His Eminence, Cardinal Angelo Comastri
Homily for the Mass of Thanksgiving for the Canonization of John Paul II
Monday, April 28, 2014
St. Peter’s Square, Vatican City
On April 8, 2005 – just nine years ago – so many of us were here in this Square to give a final greeting to John Paul II. Our eyes, moist with tears, observed astonished – do you remember? – The Book of the Gospels placed on the simple oak coffin, situated in the center of the Church Square. A sudden wind, to the amazement of all, began to flip through the pages of the Book.
At that moment we all wondered: “Who was John Paul II? Why did we love him so much?”
The invisible hand that flipped through the pages of the Book of the Gospels seemed to say, “The answer is in the Gospel! The life of John Paul II was a continuous obedience to the Gospel of Jesus: this is why – the wind told us! – this is why you loved him! You recognized in his life the Gospel of always: the Gospel that has given light and hope to generations upon generations of Christians!”
Today, we know that that presentiment was an inspiration, because yesterday, the Church, through the Pope, recognized the sanctity of John Paul II: and today, we commonly rejoice and thank God, the tireless maker of saints.
But recalling the words of John Paul II: “the saints do not ask for applause, but to be imitated”; we rightly ask ourselves: “What does his holiness teach us about this extraordinary disciple of Jesus in the 20th century?”
The first answer is immediate: John Paul II had the courage to speak openly [of] faith in Jesus in an era of “‘silent apostasy’ on the part of people who have all that they need and who live as if God does not exist” (Ecclesia in Europa, 9). On the evening of October 16, 1978, the newly elected Pope John Paul II, looking out from the loggia of the façade of this Basilica, cried: “May Jesus Christ be praised!” This was the cry of his faith; it was the purpose of his life, it was the incipit (beginning) of his pontificate.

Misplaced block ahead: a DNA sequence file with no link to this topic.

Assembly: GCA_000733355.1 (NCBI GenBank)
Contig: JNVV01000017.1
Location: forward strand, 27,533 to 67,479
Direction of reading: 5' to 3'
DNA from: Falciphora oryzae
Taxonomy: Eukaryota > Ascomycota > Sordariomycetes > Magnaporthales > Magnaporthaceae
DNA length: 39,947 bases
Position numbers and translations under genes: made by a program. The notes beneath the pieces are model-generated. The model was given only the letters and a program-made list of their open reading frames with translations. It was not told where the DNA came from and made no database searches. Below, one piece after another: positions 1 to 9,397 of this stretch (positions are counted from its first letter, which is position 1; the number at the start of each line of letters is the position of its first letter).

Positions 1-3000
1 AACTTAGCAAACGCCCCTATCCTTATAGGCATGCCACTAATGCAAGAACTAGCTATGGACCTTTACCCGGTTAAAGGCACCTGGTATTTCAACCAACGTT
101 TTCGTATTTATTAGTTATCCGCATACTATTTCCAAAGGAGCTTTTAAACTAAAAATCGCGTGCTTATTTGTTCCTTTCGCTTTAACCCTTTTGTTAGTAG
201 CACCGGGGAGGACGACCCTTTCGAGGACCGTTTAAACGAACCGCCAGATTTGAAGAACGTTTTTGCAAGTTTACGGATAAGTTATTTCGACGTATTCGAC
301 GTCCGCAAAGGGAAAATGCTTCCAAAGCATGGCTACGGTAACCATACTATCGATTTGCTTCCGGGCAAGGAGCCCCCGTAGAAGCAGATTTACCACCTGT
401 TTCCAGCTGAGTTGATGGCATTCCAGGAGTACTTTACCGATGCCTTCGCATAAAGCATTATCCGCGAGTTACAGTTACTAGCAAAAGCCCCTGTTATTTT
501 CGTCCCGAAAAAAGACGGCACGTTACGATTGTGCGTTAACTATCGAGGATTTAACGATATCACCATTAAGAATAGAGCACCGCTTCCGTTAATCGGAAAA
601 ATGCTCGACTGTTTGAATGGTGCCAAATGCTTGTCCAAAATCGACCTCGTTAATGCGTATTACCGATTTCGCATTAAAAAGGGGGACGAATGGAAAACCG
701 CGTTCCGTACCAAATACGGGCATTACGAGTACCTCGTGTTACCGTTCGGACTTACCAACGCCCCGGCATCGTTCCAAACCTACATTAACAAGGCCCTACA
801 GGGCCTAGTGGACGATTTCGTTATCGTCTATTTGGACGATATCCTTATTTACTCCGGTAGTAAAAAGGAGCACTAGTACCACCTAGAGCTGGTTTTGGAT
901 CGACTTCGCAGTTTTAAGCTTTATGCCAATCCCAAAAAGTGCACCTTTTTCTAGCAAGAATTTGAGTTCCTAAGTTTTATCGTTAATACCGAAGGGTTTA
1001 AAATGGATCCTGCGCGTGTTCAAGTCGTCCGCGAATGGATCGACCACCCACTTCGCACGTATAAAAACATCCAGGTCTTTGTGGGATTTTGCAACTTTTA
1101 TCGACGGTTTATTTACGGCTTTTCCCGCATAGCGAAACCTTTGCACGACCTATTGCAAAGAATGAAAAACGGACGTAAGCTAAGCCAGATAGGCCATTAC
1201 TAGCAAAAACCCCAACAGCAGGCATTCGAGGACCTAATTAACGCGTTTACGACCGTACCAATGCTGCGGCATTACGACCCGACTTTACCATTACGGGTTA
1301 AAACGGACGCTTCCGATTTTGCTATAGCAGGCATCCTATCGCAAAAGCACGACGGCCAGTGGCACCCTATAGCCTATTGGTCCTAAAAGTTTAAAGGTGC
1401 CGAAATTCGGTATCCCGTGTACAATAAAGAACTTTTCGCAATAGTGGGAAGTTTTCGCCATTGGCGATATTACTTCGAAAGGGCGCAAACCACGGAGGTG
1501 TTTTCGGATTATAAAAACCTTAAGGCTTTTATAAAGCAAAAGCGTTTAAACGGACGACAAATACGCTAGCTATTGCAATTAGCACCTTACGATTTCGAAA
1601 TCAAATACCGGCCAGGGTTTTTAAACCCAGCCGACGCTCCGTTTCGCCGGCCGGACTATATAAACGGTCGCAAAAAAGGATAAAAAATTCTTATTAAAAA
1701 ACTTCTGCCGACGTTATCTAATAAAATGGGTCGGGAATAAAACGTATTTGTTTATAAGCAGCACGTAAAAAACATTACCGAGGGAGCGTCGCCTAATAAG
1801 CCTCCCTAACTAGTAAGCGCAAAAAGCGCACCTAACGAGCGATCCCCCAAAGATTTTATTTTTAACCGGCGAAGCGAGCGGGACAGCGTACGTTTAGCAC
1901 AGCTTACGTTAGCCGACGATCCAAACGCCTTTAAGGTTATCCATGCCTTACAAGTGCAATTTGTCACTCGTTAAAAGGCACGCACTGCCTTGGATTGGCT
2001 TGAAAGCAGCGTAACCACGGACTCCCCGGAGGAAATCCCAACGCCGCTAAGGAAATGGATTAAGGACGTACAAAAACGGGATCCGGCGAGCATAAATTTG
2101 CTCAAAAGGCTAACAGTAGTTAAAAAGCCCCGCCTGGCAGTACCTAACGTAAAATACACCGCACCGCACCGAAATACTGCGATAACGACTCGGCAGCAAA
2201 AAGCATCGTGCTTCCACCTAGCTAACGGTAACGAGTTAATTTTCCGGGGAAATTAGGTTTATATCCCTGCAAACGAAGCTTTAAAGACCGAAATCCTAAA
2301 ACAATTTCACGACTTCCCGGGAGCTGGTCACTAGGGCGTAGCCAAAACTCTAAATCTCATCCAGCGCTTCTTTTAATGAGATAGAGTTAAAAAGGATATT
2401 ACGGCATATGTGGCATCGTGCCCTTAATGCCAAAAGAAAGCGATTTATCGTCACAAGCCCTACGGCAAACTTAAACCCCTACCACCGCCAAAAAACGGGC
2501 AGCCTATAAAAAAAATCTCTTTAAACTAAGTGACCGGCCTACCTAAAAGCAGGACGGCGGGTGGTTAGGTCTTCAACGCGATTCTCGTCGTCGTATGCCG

On April 3, 2006, in this same Square, Benedict XVI, speaking of his predecessor, exclaimed: “The late Pontiff… in passing through the crucible of apostolic labors and sickness, appeared more and more as a ‘rock’ of faith. To those who had the opportunity to be close to him, that firm and forthright faith was almost tangible. If it impressed the circle of his collaborators, it did not fail during his long Pontificate to spread its beneficial influence throughout the Church in a crescendo that reached its highest point in the last months and days of his life. It was a convinced, strong and authentic faith – free of fears and compromises.”
Thus did Benedict XVI testify.
Rightly, therefore, during the illness of John Paul II, a French journalist made this astute reflection: “As the Pope became less effective in body, his witness became more effective: his faith shone as a lamp in the night.”
Today, we are here to tell him: thank you! And above all, we are here to receive the legacy and example of his courageous faith. What legacy, and what example?
John Paul II had the courage to defend the family, which is a plan of God written quite clearly in the book of life: he defended the family as confusion and public aggression towards the family was spreading in a mad attempt to write an “anti-genesis,” a counter-plan of the Creator. In the Apostolic Exhortation, Familiaris consortio, John Paul II lucidly said: “At a moment of history in which the family is the object of numerous forces that seek to destroy it or in some way to deform it, and aware that the well-being of society and her own good are intimately tied to the good of the family, the Church perceives in a more urgent and compelling way her mission of proclaiming to all people the plan of God for marriage and the family” (3).